We no longer support this browser. Using a supported browser will provide a better experience.

Please update your browser.

Close browser message

Treasury and Payments

Improve your working capital, reduce fraud and minimize the impact of unexpected disruptions with our treasury solutions—from digital portals to integrated payables and receivables—all designed to make your operations smoother and more efficient.

Learn more about our treasury solutions:

Credit and Financing

Prepare for future growth with customized loan services, succession planning and capital for business equipment or technology.

Learn more about our credit and financing solutions:

Commercial Real Estate

Get the strategic support to be successful throughout market and real estate cycles with insights, hands-on service, comprehensive financial solutions and unrivaled certainty of execution.

Learn more about our commercial real estate solutions:

International Banking

Global opportunities mean global challenges. But real success means understanding the local markets you serve—which is why we bring the business solutions, insights and market perspective you need. 

Learn more about our international banking solutions:


Discover the latest numbers, news and market moves to know about each week with Ginger Chambless, Commercial Banking’s Head of Research.

Markets and Economy

On-Campus or Online: Why the Education Sector Faces a Slower Economic Recovery

Education spending accounts for more than 6% of U.S. GDP. How will the cancellation of in-person classes across the country impact the broader economy?

Key points:

  • COVID-19 has severely disrupted the U.S. education sector, with many institutions cancelling in-person classes for the coming semester. 
  • From kindergarten to college, the education sector directly contributes 6-7% of U.S. GDP, and the wider effects of campus shutdowns could ripple through the economy.
  • The impact of school closures last spring was obscured by greater disruption caused by widespread lockdowns.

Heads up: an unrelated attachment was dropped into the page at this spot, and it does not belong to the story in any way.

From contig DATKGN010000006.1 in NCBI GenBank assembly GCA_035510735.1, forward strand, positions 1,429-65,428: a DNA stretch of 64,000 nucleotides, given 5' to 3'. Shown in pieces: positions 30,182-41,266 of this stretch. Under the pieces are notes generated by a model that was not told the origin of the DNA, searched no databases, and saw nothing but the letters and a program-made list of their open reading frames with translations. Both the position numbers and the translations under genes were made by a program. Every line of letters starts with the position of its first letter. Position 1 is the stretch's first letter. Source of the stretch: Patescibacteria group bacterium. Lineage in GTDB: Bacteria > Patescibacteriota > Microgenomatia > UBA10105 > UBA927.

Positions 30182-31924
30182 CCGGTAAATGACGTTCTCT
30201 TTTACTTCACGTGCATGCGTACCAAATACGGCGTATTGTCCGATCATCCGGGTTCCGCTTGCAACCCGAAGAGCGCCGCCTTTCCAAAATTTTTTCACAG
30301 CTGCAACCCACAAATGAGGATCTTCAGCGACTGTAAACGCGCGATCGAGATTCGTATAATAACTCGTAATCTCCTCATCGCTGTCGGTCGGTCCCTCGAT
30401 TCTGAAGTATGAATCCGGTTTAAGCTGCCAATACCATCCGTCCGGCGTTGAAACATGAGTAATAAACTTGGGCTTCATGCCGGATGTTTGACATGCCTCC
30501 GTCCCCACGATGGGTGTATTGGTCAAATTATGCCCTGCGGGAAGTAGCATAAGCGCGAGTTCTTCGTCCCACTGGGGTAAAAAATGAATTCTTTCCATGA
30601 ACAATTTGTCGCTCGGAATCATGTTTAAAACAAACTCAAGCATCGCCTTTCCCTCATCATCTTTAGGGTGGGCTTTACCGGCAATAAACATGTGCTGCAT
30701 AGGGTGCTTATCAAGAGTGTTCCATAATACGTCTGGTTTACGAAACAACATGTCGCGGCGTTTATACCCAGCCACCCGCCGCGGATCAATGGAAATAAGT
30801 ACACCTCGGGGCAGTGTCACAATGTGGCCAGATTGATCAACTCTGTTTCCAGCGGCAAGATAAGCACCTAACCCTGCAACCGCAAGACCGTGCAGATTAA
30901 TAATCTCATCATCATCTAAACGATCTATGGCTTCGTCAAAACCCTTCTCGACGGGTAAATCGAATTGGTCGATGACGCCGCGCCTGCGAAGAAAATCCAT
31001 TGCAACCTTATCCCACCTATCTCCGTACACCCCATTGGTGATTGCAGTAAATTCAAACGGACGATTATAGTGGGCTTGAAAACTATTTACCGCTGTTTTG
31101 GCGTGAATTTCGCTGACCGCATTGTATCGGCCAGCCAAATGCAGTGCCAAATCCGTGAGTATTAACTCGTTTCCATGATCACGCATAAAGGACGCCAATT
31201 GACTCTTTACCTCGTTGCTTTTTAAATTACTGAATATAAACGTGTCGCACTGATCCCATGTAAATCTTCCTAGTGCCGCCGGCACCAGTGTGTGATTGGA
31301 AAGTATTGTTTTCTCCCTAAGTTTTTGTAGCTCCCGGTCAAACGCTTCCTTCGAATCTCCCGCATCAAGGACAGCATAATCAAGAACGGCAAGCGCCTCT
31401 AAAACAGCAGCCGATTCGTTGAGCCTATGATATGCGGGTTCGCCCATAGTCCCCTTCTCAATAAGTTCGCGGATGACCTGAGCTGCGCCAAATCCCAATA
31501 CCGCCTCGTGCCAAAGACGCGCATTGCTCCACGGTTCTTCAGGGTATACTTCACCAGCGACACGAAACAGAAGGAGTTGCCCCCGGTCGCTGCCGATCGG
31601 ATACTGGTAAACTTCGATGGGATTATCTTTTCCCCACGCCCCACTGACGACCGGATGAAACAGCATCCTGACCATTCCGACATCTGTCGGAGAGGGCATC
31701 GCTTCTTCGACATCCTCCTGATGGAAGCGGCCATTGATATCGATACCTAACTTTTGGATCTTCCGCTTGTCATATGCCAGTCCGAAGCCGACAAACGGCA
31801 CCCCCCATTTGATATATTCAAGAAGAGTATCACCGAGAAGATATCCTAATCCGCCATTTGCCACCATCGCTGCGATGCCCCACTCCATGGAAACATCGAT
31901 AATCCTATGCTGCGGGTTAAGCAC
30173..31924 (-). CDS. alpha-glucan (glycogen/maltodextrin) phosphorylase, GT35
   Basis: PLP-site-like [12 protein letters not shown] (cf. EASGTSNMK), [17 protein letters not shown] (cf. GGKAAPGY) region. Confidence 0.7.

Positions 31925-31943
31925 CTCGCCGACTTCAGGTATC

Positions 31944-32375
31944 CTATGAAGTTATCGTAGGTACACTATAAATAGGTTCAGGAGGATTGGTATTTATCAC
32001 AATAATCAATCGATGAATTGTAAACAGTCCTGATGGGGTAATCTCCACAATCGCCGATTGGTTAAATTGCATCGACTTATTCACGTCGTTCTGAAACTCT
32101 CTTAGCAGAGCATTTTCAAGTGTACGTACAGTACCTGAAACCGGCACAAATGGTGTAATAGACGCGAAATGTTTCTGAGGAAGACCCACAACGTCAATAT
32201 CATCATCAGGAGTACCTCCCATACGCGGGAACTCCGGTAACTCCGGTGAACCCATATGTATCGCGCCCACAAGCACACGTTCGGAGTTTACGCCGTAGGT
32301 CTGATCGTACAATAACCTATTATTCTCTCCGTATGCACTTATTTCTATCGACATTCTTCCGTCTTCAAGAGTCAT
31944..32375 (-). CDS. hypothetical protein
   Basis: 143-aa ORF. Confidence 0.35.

• As other sectors of the economy have reopened over the summer, education disruptions may be more noticeable this fall.

Managing the risk of back-to-school: School populations present a unique COVID-19 risk profile, and institutions are taking a variety of approaches to reopening this fall.

  • Traditional campus life—with large lecture halls, crowded cafeterias and active extracurricular programs—presents many opportunities to transmit the virus. Some colleges have already seen COVID-19 flareups.
  • While most students are young, healthy and at a lower risk for complications due to COVID-19 infection, many faculty and staff members may fall into higher risk categories. Schools may feel a sense of responsibility to protect their vulnerable populations.
  • For these reasons, many institutions are striking a cautious balance. Some are offering courses exclusively online, while many others are adopting a hybrid model combining in-person classes with frequent COVID-19 testing as well as distance learning options.

Watching schools lag the broader recovery: The U.S. economy has returned to approximately 95% of its potential capacity, but education is now among a few large sectors that are lagging.

  • Reopening schools and campuses will be challenged to provide instruction while maintaining the safety of students and educators.